How much energy do you need? When you search for the right solar energy system for your home, you should first decide how much electricity you need to generate. Take a look at your current consumption and the periods during which you most use power; your energy bill would typically detail this. Such information will then influence the size and number of solar panels your property would likely need.

What can impact the cost of solar power systems? As we mentioned earlier, the price of solar energy systems (particularly the panels) has come down over the years as demand and production has increased.3 According to the Department of Industry, Science, Energy and Resources, solar PV systems cost an estimated $3,500 for basic installation,14 although this price can vary based on many factors including:
– The cost of equipment
– The value of the Australian dollar, especially if your system’s parts are imported from overseas
– Any solar rebates you’re eligible for; and
– The size of the solar panels installed.

How much could it potentially help you save? Saving on electricity bills is one reason why people turn to solar energy to power their homes. Bear in mind, though, that a solar power system can take a few years before your energy savings exceed the purchase price.

Is your home suited to solar energy? The ideal spot for solar panels is a north-facing roof or a space that isn’t near shade.13 You’ll still generate electricity with east- or west-facing panels, but with each degree away from north they face, it’ll be that little bit less.

Do you own your home? If you don’t own your home, you’ll need to get your landlord to install the solar power system. Even if your home is suited to solar energy, not all scenarios will be eligible.

How much roof space do you have? The amount of space on your roof should also be considered when choosing a solar power system. For example, you may not be able to install a system if you live in an apartment.

How do I compare solar electricity plans?

If you’re in the market, you stand a good chance at finding the best solar compatible electricity plan by doing your research, shopping around and, most importantly, comparing your options.

When comparing such electricity plans, keep an eye out for the following:

  • if/how much you’ll be paid through the solar feed-in tariff (FIT)
  • how much your daily supply charge and general usage rates will be
  • any discounts or special offers available (e.g. discounted rates for the first six months of your plan) for any usage you need from the grid
  • the fees that might be applied to your contract (e.g. connection and exit fees)
  • other plan features, like the billing options.

It sounds like a lot to remember, doesn’t it? Luckily, our energy comparison service can do this for you. Just enter in a few details about yourself and your property, and our service will present you with a range of energy plans to compare and choose from. Simples!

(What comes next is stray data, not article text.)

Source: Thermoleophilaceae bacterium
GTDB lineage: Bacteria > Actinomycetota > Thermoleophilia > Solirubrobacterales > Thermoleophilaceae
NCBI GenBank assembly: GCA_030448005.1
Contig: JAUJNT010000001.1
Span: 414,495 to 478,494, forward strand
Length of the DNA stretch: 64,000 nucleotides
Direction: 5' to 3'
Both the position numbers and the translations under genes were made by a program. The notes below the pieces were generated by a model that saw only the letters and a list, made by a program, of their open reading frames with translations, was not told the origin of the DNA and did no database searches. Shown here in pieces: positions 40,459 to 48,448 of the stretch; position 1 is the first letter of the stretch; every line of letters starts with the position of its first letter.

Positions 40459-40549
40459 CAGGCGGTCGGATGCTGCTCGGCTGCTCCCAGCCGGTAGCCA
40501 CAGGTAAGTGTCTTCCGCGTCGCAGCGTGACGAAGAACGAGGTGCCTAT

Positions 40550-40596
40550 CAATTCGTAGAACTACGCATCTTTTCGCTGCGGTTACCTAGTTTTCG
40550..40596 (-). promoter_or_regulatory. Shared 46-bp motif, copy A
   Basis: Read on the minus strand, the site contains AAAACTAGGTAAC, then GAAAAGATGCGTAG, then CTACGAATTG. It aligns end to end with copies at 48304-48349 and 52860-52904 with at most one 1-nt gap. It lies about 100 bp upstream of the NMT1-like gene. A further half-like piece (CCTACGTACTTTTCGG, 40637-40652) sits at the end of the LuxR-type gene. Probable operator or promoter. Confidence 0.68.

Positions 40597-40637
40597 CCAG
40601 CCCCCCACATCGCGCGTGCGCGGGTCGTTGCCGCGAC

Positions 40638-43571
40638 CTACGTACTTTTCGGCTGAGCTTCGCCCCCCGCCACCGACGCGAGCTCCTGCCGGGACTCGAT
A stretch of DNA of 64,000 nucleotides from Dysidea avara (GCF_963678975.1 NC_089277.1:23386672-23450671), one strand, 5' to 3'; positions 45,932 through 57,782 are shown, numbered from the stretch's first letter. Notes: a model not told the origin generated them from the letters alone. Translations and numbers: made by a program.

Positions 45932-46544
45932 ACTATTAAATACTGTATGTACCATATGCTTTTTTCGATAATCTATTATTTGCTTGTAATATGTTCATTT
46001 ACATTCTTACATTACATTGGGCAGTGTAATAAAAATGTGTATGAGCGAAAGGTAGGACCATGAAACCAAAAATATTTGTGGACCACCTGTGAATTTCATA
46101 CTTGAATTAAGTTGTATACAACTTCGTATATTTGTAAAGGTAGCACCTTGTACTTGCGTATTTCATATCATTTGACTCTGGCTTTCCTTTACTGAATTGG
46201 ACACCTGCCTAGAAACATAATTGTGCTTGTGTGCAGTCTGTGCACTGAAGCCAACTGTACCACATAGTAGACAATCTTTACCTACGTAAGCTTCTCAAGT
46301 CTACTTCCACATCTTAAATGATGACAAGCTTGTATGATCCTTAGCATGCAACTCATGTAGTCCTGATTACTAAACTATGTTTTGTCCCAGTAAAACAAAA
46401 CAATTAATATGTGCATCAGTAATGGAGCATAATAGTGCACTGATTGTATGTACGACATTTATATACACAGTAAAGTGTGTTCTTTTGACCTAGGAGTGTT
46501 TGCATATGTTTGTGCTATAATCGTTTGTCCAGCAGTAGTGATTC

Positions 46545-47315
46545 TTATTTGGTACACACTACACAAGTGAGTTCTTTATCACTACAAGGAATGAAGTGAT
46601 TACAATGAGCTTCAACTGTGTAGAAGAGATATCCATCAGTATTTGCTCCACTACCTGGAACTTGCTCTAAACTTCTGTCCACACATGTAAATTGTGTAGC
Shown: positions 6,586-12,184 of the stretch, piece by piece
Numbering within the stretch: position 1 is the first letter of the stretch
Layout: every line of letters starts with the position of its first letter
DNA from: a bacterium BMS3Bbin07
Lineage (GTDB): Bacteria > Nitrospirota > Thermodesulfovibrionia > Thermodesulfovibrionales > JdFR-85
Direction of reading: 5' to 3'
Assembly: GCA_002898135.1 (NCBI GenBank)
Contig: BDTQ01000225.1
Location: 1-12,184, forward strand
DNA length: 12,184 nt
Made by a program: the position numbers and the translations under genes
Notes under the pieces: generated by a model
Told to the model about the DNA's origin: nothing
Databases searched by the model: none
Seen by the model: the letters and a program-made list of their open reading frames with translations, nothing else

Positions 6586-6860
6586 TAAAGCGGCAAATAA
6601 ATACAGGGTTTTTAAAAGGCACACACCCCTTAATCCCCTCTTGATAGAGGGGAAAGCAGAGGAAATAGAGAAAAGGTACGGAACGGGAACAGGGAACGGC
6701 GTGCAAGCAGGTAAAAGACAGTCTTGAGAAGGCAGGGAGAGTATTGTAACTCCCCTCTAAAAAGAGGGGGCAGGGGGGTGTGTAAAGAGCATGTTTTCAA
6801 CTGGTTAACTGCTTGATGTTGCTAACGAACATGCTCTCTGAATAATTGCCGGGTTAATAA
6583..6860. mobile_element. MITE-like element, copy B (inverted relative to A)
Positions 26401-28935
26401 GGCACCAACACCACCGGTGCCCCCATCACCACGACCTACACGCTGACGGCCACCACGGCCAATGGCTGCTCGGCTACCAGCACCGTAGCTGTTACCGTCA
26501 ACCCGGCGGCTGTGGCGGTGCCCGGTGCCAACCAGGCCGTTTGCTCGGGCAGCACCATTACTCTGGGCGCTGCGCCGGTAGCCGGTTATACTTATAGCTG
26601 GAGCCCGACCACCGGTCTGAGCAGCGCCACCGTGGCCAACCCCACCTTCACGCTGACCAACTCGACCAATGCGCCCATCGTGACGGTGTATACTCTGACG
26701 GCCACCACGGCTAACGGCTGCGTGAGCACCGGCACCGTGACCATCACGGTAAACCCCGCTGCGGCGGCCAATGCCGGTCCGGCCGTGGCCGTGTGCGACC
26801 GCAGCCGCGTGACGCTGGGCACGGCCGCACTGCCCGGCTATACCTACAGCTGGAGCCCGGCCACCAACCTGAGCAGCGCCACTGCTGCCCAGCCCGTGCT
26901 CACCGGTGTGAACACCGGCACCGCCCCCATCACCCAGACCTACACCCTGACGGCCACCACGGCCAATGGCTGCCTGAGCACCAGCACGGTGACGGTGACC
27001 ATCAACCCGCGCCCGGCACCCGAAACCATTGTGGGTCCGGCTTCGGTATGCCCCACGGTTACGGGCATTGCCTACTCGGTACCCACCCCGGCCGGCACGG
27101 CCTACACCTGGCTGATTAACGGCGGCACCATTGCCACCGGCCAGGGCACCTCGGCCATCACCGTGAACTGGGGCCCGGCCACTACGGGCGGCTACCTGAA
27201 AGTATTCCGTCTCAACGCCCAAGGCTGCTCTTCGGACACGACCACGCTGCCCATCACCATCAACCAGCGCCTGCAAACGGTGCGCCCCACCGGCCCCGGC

Sources
  1. Australian Government: Australian Renewable Energy Agency – Solar energy. Last updated November 2020. Accessed November 2020.
  2. Australian Government: Geoscience Australia – Solar energy. Accessed November 2020.
  3. Australian Government: Department of Industry, Science, Energy and Resources – Solar PV and batteries. Last updated February 2021. Accessed March 2021.
  4. Australian PV Institute (APVI) Solar Map, funded by the Australian Renewable Energy Agency, accessed from pv-map.apvi.org.au on 4 November 2020.
  5. Sustainability Victoria – Solar power. Accessed November 2020.
  6. Australian Government: Department of Industry, Science, Energy and Resources – Renewable power incentives. Last updated September 2020. Accessed November 2020.
  7. ACT Government: Actsmart – Household battery storage. Accessed November 2020.
  8. ACT Government: Actsmart – Solar for low income program. Accessed November 2020.
  9. © Department of Planning, Industry and Environment. For current information go to energysaver.nsw.gov.au. Accessed March 2021.
  10. Queensland Government – About the program. Last updated October 2020. Accessed November 2020.
  11. Australian Government: Department of Industry, Science, Energy and Resources – Solar home battery assistance. Last updated September 2020. Accessed November 2020.
  12. Solar Victoria – Solar rebates. Last reviewed July 2020. Accessed November 2020.
  13. Solar Victoria – Section 6: Planning your solar electricity system. Last reviewed March 2021. Accessed March 2021.
  14. Department of Industry, Science, Energy and Resources – Solar PV and batteries. Accessed April 2021.